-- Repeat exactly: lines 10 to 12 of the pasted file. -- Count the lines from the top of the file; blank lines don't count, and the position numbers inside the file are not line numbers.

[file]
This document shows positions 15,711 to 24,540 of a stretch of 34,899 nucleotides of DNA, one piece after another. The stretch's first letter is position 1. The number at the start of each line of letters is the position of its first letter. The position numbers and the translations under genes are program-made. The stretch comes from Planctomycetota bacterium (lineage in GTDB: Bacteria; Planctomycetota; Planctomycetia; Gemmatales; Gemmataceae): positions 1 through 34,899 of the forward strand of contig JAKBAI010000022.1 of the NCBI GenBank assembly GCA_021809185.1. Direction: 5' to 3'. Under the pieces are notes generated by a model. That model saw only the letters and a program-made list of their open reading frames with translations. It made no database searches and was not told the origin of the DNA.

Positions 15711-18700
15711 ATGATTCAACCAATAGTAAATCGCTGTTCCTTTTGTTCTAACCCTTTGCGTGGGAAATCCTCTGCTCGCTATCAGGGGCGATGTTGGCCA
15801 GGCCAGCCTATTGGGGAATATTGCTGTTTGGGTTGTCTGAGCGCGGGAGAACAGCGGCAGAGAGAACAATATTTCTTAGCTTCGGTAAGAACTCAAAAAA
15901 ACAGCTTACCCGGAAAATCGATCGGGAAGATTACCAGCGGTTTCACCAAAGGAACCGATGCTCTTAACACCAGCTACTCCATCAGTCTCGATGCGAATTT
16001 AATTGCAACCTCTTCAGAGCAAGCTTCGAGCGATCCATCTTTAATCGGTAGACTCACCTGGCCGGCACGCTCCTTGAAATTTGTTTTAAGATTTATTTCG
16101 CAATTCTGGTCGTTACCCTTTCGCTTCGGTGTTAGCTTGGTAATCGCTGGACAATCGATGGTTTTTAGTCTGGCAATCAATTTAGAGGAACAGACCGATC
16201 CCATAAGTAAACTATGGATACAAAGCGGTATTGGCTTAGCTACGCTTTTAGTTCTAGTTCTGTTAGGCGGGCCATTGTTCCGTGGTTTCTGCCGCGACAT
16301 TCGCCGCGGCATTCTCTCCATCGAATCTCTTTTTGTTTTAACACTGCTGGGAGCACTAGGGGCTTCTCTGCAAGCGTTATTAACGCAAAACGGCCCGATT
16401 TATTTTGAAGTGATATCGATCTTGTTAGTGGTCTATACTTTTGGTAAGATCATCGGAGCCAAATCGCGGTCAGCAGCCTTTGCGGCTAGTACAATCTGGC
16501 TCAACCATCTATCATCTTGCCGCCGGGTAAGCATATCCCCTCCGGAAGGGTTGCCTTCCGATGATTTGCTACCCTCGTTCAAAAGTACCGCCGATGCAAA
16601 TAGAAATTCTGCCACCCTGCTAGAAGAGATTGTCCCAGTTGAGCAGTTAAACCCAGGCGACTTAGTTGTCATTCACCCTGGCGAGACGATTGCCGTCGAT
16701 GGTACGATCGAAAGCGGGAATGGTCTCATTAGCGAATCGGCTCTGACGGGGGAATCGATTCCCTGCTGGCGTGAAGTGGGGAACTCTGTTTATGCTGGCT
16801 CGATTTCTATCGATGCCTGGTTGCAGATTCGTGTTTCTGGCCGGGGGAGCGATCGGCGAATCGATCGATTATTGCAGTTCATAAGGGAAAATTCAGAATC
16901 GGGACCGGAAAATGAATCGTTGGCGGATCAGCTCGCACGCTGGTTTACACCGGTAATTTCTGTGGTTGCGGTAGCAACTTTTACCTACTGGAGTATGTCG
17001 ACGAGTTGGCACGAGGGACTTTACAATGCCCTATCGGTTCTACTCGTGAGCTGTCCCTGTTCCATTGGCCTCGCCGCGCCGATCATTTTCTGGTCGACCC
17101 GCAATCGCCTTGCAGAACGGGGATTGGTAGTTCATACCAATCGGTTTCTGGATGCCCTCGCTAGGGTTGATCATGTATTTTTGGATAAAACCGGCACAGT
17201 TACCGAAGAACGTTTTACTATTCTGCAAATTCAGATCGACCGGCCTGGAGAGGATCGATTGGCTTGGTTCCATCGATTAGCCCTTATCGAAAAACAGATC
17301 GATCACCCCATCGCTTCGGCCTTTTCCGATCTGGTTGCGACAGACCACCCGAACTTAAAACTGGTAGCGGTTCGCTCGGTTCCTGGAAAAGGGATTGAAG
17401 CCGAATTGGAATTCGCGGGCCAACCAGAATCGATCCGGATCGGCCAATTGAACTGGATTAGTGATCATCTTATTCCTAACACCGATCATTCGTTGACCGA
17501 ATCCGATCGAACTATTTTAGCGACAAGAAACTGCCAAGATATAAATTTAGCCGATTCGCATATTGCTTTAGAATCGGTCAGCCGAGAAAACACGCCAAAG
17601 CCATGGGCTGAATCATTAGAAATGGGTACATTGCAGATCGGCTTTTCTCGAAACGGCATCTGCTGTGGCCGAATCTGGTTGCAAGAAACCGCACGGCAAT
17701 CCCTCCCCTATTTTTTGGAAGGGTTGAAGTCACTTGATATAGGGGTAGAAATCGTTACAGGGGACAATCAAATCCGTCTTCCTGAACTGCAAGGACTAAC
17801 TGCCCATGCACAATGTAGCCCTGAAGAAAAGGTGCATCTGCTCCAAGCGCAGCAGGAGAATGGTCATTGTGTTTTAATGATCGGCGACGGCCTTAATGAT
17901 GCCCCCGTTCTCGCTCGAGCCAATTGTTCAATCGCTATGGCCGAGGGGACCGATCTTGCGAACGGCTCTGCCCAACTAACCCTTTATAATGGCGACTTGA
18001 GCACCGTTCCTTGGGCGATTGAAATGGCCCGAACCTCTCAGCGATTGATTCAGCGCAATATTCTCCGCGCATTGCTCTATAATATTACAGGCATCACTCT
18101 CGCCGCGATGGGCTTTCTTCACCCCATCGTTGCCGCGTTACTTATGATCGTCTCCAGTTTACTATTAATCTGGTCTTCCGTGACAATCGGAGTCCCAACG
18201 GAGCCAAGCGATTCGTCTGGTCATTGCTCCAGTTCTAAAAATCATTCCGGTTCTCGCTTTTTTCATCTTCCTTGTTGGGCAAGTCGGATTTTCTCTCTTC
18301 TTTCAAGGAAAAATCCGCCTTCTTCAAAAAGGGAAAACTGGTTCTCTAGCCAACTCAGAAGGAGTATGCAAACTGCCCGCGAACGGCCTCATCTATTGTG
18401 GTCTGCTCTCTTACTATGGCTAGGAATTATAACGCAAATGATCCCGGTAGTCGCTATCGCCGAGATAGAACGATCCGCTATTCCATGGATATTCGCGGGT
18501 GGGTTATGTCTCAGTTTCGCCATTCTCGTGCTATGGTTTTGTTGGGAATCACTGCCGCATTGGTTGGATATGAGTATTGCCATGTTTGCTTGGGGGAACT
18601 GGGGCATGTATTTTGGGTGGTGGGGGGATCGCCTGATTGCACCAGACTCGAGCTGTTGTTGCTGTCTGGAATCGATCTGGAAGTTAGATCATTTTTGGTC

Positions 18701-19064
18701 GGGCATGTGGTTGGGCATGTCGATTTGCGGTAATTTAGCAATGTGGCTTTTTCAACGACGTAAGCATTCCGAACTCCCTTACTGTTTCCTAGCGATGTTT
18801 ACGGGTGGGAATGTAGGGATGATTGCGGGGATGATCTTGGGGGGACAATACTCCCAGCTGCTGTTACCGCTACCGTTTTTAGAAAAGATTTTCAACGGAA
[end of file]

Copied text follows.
16401 TATTTTGAAGTGATATCGATCTTGTTAGTGGTCTATACTTTTGGTAAGATCATCGGAGCCAAATCGCGGTCAGCAGCCTTTGCGGCTAGTACAATCTGGC
16501 TCAACCATCTATCATCTTGCCGCCGGGTAAGCATATCCCCTCCGGAAGGGTTGCCTTCCGATGATTTGCTACCCTCGTTCAAAAGTACCGCCGATGCAAA
16601 TAGAAATTCTGCCACCCTGCTAGAAGAGATTGTCCCAGTTGAGCAGTTAAACCCAGGCGACTTAGTTGTCATTCACCCTGGCGAGACGATTGCCGTCGAT